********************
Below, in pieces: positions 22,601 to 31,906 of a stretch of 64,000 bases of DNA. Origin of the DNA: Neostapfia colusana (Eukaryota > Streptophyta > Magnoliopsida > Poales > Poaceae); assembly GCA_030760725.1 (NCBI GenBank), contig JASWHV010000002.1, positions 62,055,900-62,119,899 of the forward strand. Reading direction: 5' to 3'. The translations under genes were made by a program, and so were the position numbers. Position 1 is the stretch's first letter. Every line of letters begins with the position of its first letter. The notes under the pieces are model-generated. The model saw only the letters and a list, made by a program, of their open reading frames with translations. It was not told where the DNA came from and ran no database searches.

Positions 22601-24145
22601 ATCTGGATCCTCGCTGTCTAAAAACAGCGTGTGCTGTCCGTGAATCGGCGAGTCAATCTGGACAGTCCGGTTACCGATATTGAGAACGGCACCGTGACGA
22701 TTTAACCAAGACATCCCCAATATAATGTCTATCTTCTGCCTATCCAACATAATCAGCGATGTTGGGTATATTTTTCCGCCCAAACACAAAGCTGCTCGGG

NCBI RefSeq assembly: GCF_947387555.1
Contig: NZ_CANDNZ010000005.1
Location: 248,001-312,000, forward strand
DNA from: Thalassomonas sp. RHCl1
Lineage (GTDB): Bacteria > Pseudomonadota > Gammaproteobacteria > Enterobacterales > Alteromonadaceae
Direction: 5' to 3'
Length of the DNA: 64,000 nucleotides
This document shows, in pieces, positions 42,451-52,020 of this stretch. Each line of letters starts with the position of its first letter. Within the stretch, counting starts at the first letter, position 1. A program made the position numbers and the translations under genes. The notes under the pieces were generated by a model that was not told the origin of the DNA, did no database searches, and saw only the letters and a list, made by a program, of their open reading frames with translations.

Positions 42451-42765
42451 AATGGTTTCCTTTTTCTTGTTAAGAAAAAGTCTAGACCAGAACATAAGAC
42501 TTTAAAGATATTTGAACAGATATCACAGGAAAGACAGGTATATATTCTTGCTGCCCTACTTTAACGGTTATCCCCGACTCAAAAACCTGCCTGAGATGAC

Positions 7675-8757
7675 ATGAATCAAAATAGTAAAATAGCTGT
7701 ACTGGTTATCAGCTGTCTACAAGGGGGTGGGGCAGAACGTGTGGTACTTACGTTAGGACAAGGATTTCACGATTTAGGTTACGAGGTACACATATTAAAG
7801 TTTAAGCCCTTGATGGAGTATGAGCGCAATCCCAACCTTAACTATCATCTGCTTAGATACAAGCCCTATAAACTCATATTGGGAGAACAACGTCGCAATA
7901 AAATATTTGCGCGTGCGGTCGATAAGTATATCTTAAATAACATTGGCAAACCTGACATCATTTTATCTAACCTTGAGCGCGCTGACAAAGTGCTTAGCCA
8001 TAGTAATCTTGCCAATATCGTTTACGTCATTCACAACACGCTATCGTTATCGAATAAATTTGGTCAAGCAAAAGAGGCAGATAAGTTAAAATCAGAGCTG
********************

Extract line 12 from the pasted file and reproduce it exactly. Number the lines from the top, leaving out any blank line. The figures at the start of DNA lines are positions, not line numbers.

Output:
This document shows, in pieces, positions 42,451-52,020 of this stretch. Each line of letters starts with the position of its first letter. Within the stretch, counting starts at the first letter, position 1. A program made the position numbers and the translations under genes. The notes under the pieces were generated by a model that was not told the origin of the DNA, did no database searches, and saw only the letters and a list, made by a program, of their open reading frames with translations.